Edmonton chocolatier having sweet success with unique flavours

WATCH ABOVE: Starting up your own business can take a lot of patience and hard work. But if it all pays off, it can be a life-changing achievement you’ll never forget, which is the case for a local chocolatier. Lisa Wolansky introduces us to the woman behind this sweet success story.

EDMONTON – When you think of chocolate, honey rosemary, lemon dill and salt and vinegar chip may not immediately come to mind. But those unique flavours are part of the reason why an Edmonton chocolatier is turning heads across the country and beyond.

“I have a Mediterranean bar right now. It’s not for everybody, but it has candied olives and sun-dried tomatoes in it,” said Rebecca Grant, owner of The Violet Chocolate Co.

Grant, who graduated from NAIT’s culinary program in 2008, says she sort of “fell” into working with the sweet treat when a job at a chocolate shop opened up. And she’s been in love with it ever since.

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“It’s such a challenging medium to work with,” Grant said Sunday. “The littlest things can affect the chocolate. It’s very creative for me, which I love.”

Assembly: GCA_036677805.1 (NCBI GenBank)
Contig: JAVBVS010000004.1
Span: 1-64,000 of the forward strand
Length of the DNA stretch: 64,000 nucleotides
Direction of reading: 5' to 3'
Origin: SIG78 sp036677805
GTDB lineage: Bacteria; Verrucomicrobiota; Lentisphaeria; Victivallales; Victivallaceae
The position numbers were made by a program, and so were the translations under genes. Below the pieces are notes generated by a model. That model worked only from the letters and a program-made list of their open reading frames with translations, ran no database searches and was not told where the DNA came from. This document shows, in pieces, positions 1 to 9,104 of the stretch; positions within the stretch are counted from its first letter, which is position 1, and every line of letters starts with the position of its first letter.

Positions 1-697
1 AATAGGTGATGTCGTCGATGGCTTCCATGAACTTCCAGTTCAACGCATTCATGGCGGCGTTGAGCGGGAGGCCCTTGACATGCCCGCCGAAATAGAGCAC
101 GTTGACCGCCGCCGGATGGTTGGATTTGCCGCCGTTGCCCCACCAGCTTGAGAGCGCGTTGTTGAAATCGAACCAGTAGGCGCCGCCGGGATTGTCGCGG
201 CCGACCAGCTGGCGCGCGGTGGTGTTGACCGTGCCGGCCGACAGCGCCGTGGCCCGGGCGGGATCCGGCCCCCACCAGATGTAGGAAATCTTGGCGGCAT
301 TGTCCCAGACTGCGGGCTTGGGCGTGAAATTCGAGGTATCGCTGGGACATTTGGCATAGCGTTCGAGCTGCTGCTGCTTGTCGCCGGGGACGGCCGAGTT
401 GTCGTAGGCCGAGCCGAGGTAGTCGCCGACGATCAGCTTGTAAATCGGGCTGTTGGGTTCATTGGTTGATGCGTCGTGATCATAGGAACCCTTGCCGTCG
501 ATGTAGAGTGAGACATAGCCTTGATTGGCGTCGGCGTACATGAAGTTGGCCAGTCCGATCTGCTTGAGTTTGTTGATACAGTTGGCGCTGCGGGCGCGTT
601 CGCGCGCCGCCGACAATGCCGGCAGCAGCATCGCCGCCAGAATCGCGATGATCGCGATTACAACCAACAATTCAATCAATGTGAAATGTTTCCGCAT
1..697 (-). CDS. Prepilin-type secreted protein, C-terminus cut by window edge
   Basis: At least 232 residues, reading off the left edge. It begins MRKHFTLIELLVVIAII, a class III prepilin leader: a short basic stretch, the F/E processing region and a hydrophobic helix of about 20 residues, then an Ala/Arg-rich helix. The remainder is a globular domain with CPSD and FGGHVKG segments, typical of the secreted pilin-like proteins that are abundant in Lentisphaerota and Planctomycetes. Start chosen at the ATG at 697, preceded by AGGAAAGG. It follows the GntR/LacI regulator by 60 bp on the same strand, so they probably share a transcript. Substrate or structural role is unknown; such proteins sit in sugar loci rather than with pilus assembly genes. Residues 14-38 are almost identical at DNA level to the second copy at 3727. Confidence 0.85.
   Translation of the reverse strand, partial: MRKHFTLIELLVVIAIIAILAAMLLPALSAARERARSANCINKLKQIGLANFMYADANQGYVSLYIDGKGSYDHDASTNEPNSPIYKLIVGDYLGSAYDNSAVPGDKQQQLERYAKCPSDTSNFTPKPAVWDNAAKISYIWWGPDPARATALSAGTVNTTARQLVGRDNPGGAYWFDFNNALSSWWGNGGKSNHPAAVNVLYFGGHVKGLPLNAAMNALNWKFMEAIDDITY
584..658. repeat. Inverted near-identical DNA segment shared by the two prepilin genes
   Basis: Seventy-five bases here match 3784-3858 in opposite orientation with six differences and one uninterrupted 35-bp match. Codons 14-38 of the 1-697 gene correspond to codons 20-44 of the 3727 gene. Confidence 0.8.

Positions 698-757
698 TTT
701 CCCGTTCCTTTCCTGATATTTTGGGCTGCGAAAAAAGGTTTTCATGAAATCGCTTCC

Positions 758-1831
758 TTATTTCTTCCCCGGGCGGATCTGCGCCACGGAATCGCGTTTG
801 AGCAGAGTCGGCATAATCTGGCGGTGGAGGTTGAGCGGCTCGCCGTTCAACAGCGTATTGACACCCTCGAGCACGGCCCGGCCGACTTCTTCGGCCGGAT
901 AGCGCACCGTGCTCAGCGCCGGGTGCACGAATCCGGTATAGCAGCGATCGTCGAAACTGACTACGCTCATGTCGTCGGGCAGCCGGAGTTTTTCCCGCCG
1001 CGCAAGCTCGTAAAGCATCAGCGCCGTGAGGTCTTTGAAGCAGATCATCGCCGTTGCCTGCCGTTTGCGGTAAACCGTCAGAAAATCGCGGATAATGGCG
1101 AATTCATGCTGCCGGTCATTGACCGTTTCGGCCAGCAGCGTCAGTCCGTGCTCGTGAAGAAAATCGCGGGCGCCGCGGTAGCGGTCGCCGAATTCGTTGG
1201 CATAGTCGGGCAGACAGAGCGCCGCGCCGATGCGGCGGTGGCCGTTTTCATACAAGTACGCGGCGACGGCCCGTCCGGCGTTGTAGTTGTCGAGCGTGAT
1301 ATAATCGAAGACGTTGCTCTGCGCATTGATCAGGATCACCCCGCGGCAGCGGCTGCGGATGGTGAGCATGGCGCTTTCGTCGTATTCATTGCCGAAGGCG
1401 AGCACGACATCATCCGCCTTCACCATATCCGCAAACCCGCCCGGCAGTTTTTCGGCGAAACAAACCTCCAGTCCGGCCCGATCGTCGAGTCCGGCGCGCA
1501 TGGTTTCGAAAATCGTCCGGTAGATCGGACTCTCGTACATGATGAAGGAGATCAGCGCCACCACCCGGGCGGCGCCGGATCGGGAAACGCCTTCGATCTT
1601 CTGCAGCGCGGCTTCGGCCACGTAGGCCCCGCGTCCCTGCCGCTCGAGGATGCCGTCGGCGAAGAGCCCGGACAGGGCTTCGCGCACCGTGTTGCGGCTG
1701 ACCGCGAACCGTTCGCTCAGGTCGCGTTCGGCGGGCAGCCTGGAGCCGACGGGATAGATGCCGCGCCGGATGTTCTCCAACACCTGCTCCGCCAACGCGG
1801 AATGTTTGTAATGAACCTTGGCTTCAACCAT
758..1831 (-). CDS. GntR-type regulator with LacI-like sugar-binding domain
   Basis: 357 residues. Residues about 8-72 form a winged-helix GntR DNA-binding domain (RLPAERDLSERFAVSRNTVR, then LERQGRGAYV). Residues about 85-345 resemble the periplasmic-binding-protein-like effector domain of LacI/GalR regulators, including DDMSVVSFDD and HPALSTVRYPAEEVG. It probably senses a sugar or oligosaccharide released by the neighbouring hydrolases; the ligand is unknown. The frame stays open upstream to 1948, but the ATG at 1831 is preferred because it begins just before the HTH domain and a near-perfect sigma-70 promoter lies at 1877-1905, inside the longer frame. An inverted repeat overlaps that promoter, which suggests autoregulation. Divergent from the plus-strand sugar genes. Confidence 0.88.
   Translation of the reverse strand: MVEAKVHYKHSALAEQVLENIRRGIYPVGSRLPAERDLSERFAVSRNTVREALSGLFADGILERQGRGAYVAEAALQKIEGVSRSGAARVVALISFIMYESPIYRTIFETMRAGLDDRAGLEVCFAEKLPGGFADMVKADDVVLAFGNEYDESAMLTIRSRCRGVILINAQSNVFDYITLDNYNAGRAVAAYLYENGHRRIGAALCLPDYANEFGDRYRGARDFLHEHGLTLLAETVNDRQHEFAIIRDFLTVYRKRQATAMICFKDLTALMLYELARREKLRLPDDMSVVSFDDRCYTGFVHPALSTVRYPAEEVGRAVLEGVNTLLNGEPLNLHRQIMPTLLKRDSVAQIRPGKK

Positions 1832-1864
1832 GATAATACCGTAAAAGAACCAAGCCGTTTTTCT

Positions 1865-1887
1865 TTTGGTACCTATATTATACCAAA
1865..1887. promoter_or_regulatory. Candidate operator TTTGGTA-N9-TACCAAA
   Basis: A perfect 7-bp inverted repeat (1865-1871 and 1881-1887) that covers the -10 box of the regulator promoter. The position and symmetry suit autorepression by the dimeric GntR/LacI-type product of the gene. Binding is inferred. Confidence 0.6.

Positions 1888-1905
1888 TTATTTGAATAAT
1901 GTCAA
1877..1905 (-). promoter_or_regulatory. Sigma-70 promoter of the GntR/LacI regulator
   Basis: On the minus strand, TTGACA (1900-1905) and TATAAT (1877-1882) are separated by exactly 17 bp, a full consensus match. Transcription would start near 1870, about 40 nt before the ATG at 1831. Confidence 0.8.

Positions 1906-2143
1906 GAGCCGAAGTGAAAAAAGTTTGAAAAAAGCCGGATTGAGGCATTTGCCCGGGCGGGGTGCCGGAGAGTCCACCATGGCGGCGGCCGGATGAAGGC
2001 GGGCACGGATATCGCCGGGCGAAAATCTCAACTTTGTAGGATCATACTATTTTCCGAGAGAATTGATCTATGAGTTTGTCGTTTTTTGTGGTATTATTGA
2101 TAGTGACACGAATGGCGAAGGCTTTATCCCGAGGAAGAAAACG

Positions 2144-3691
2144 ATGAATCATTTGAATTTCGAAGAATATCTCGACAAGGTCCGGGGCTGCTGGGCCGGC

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While her business is still relatively young, Grant has received a few big nods over the past couple years. In 2013 her honey rosemary bar won gold at the Canadian National Chocolate Awards.

“Then 2014 rolled around and I was the biggest stress case because I thought I’d be a one hit wonder,” she explained.

But was she ever wrong. Grant submitted 14 entries that year, including the honey rosemary bar because thought it would be a “fail safe.”

“I ended up winning 10 out of the 12 items I submitted, which is unbelievable,” she humbly said.

Having taken so many top spots at the awards, Grant was able to compete at the world finals in London, England where she won three awards: two bronze for her pumpkin chai and rose mint bars and gold again for her honey rosemary bar. Grant was one of just two Canadians to win gold at the world finals.

“It’s very surreal,” she said with a smile. “You don’t expect it to happen three years in or two years in. I think it’ll take a really long time to actually put myself on the same level as all the other chocolate greats out there … but it’s amazing.”

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Grant works out of a townhouse in southwest Edmonton, which she converted into a commercial kitchen. She sells her chocolate bars and treats at local farmers markets and in 15 shops across Alberta.

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